It was Christmas Eve, and it was time to go… no, actually, it was past time to go. Jackson, at four days old, was crying at the top of his lungs. Lily, who was pumped full of sugar after dinner, was now crashing and also crying at maximum capacity. For my part, I had just come from the hospital the day before, and had not slept yet. Like my children, I was in rough shape and ready to go home too.
“Where’s Indie? Did you let him out?” I asked Brinton.
“No, did you?”
Instantly and simultaneously we realized that Indie had been outside the entire day… and night. Indie had bounded into the snow the moment we had arrived, and had trotted off into the woods as usual, happy to run free at his grandparents’ house in the mountains.
Brinton bundled up, went outside, and called into the woods, again and again. No sign of Indie.
It had been below-zero all day, and it was turning into an even colder night. A thick layer of ice was coating everything–making things very beautiful, but also very dangerous. The ice storm had made the national news and had prevented any of our family from coming to see us in the hospital when Jackson had been born. Doctors and nurses had been stranded.
At that very moment, both Lily and Jackson started screaming a little louder. I suddenly felt the dull throb of a migraine creeping up on me. It occurred to me that Indie could be gone… like really gone.
Brinton knew what to do. Very decisively, he said, “I’ll find him. After I take you guys home.”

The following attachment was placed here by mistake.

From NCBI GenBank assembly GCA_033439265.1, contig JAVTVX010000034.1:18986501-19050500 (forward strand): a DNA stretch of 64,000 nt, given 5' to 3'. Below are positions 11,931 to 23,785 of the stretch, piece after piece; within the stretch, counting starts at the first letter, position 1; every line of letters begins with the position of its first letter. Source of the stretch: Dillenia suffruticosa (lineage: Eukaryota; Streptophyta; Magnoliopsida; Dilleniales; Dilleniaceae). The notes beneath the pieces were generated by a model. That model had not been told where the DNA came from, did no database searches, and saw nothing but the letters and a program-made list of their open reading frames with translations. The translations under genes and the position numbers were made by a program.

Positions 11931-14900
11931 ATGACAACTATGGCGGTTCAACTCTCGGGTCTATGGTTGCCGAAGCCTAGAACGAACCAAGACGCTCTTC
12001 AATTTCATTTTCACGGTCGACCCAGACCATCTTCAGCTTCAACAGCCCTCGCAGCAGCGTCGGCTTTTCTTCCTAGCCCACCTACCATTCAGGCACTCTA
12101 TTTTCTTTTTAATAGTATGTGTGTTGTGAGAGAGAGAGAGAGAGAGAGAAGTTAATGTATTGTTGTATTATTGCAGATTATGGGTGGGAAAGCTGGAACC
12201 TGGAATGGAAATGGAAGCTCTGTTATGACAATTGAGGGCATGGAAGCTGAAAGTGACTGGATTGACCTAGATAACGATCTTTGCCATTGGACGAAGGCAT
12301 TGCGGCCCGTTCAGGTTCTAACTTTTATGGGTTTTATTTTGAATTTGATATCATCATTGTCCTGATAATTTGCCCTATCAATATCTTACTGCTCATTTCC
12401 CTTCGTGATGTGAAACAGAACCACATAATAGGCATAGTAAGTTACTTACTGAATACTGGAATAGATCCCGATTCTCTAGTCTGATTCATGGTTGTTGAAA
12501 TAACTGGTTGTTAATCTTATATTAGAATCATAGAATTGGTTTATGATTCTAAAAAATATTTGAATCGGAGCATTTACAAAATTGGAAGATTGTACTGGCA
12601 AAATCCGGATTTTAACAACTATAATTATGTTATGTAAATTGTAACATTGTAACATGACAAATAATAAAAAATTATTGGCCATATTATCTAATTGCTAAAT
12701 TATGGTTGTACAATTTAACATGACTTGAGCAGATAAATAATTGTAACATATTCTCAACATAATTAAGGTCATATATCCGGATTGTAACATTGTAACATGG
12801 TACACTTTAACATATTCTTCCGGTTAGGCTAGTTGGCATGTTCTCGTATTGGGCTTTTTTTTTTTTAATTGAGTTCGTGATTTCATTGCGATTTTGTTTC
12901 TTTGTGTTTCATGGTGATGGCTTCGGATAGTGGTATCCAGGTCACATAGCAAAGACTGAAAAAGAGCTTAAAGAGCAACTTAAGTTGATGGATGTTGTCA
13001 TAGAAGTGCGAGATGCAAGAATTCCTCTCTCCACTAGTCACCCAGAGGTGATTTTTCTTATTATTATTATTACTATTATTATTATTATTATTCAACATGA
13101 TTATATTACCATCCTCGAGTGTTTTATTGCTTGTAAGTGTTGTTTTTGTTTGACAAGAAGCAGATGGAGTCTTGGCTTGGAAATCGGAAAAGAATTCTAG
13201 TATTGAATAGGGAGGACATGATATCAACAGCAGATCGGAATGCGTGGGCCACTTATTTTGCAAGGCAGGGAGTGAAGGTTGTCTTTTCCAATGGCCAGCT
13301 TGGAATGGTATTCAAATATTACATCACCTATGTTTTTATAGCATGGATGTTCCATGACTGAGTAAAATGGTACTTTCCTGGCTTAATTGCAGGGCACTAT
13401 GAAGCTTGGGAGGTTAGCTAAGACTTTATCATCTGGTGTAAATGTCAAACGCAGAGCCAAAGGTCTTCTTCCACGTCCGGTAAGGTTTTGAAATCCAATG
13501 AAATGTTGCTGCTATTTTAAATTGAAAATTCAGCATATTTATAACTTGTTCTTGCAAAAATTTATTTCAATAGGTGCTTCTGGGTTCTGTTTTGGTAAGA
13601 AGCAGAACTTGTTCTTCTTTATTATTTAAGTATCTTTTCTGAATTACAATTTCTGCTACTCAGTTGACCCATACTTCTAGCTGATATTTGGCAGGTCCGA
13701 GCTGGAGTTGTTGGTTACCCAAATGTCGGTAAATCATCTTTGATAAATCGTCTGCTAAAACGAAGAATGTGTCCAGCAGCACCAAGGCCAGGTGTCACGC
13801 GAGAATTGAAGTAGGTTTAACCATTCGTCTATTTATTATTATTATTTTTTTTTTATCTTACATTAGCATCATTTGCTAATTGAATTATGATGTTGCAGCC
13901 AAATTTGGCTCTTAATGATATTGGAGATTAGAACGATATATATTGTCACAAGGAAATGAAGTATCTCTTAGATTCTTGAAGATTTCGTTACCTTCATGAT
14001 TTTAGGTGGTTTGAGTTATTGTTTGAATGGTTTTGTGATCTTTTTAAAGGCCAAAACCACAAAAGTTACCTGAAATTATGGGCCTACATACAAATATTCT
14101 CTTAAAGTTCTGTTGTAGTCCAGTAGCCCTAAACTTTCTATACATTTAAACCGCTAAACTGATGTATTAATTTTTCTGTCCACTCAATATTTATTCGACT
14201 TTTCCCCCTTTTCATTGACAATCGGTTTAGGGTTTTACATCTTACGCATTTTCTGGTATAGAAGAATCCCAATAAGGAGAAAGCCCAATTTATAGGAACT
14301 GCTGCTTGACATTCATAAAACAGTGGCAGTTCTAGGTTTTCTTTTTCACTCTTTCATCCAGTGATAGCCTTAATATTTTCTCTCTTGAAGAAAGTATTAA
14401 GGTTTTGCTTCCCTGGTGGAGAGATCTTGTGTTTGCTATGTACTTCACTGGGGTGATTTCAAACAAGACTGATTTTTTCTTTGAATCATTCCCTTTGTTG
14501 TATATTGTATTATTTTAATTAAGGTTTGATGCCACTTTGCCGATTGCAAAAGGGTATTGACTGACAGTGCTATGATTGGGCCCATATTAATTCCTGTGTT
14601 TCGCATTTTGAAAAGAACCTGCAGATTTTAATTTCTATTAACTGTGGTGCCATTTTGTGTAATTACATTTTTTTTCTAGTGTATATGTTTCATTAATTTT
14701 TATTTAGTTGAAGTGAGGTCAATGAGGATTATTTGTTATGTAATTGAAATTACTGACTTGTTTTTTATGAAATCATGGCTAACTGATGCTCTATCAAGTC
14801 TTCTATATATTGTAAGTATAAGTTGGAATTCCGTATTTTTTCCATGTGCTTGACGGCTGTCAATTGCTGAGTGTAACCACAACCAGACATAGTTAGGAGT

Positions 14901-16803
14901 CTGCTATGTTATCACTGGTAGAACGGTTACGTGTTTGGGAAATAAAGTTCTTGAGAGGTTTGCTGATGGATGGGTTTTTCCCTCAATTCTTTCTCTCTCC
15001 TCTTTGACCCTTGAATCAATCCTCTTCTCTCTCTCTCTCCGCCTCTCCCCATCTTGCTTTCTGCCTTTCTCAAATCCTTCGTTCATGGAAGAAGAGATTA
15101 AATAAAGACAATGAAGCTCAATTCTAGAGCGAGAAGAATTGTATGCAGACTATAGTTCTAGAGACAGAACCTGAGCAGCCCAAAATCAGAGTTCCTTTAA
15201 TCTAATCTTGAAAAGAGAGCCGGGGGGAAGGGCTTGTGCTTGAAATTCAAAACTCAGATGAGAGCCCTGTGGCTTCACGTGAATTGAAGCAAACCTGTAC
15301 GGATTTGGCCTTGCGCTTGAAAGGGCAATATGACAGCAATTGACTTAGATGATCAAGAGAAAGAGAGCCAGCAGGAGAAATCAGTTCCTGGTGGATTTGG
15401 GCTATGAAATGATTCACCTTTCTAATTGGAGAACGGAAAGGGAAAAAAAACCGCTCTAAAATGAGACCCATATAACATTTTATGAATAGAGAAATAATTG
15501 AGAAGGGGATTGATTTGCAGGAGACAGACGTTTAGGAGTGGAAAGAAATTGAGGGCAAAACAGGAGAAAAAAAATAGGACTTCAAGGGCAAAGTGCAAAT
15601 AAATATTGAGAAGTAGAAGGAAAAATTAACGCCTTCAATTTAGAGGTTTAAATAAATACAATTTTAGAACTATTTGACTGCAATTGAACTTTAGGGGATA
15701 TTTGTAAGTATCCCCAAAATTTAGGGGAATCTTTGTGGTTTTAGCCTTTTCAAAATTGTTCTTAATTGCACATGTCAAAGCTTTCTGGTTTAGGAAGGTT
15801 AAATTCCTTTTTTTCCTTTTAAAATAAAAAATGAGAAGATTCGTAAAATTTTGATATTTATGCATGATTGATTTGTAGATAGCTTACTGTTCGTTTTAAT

In the car, we both peered into the darkness as we slowly drove home. Looking for what? A flash of eyes? Movement in the woods? A furry body on the side of the road? By the time we reached the main road, I was sobbing, silently, hiding it from Lily, not wanting to ruin Christmas.
At home, Brinton put on all his layers, ski gear, and a head lamp. He tossed an extra headlamp for his cousin, plus a container of dog food and biscuits and Indie’s favorite toys into a backpack. Feeling hopeful, I hugged my husband.
Then I waited. And waited. And waited. I imagined the worst, our furry best-friend frozen to death at the bottom of ravine somewhere, or worse, captured by a trap or an animal, or hit by a car. As it grew later, it seemed more and more impossible that Brinton would find anything.
Finally, just as I had begun to make plans for how I would tell Lily in the morning (Christmas morning) that Indie was gone forever, my phone rang. I shook as I picked it up. This is it. I thought. He’s dead. Bracing myself, I answered.
Brinton sounded like he had just run a race. I was reminded how cold it was outside. His breath actually sounded cold on the phone. “We found him.”
“Holy crap! No way!”
“Yes. We trudged out into the snow, and he was just sitting in the woods, not more than a few minutes away, smiling at us. Like nothing happened.”
“You’ve got to be kidding.”
I hung up and collapsed onto the couch, wiped a few tears away, pulled a quilt over me, and fell asleep.
In the middle of the night, Indie, all warm and furry and cute, made three circles, scratched the quilt, made three more circles, and then settled on top of my feet.
He let out heavy doggy sigh, sounding like a dog who was glad to be home.
I wiggled my toes, warm under the blankets and the weight of a dog, and felt satisfied that he didn’t move away, but instead pushed himself a little closer to me.